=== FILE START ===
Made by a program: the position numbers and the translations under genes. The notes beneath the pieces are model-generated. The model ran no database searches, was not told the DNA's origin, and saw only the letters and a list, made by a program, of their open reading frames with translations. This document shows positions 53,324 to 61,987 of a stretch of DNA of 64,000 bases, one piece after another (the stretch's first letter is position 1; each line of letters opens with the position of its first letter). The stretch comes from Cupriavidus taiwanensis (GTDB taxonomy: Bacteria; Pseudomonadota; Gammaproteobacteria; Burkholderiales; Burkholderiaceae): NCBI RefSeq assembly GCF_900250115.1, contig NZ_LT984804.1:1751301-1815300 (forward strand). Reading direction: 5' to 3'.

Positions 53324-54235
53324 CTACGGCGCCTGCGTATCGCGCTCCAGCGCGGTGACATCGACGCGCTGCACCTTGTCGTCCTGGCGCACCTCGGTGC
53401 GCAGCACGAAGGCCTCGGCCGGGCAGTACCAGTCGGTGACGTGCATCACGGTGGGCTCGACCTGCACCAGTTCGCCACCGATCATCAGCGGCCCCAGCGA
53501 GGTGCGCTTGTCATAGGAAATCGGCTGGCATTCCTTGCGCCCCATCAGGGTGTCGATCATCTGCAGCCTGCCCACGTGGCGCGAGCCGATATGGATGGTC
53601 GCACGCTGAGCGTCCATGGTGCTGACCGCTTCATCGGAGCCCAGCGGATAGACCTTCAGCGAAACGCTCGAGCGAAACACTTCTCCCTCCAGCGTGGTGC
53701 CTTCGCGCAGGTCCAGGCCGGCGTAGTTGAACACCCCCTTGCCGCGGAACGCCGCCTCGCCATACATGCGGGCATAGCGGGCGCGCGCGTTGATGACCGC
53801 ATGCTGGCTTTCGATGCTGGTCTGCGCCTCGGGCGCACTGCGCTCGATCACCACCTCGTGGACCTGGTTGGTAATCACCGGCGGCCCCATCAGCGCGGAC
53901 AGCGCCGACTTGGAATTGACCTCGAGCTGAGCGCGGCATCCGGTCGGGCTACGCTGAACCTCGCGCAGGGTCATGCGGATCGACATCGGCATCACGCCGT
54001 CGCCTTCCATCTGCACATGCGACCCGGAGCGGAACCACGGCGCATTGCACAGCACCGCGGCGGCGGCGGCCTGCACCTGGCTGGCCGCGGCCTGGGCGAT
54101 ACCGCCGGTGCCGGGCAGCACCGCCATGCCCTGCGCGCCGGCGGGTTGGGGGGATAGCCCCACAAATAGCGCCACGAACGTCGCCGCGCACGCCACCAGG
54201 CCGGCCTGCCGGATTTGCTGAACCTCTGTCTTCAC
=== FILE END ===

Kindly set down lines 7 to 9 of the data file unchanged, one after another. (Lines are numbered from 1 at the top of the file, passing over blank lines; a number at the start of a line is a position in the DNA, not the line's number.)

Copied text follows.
53701 CTTCGCGCAGGTCCAGGCCGGCGTAGTTGAACACCCCCTTGCCGCGGAACGCCGCCTCGCCATACATGCGGGCATAGCGGGCGCGCGCGTTGATGACCGC
53801 ATGCTGGCTTTCGATGCTGGTCTGCGCCTCGGGCGCACTGCGCTCGATCACCACCTCGTGGACCTGGTTGGTAATCACCGGCGGCCCCATCAGCGCGGAC
53901 AGCGCCGACTTGGAATTGACCTCGAGCTGAGCGCGGCATCCGGTCGGGCTACGCTGAACCTCGCGCAGGGTCATGCGGATCGACATCGGCATCACGCCGT